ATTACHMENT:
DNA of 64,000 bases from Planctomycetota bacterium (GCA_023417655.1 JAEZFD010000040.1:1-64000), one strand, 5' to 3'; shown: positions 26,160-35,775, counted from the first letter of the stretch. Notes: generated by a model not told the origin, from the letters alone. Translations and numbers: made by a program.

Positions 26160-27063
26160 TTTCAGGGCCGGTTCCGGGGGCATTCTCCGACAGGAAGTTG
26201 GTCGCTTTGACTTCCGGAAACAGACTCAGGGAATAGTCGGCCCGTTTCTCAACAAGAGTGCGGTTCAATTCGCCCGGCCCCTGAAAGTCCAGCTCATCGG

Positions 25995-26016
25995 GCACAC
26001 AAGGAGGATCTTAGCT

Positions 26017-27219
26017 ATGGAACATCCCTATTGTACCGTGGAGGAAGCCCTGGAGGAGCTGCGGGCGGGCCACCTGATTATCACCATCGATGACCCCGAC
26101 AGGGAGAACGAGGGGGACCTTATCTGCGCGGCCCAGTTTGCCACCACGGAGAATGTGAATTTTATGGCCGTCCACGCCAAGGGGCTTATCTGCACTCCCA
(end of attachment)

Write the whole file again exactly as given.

DNA of 64,000 bases from Planctomycetota bacterium (GCA_023417655.1 JAEZFD010000040.1:1-64000), one strand, 5' to 3'; shown: positions 26,160-35,775, counted from the first letter of the stretch. Notes: generated by a model not told the origin, from the letters alone. Translations and numbers: made by a program.

Positions 26160-27063
26160 TTTCAGGGCCGGTTCCGGGGGCATTCTCCGACAGGAAGTTG
26201 GTCGCTTTGACTTCCGGAAACAGACTCAGGGAATAGTCGGCCCGTTTCTCAACAAGAGTGCGGTTCAATTCGCCCGGCCCCTGAAAGTCCAGCTCATCGG

Positions 25995-26016
25995 GCACAC
26001 AAGGAGGATCTTAGCT

Positions 26017-27219
26017 ATGGAACATCCCTATTGTACCGTGGAGGAAGCCCTGGAGGAGCTGCGGGCGGGCCACCTGATTATCACCATCGATGACCCCGAC
26101 AGGGAGAACGAGGGGGACCTTATCTGCGCGGCCCAGTTTGCCACCACGGAGAATGTGAATTTTATGGCCGTCCACGCCAAGGGGCTTATCTGCACTCCCA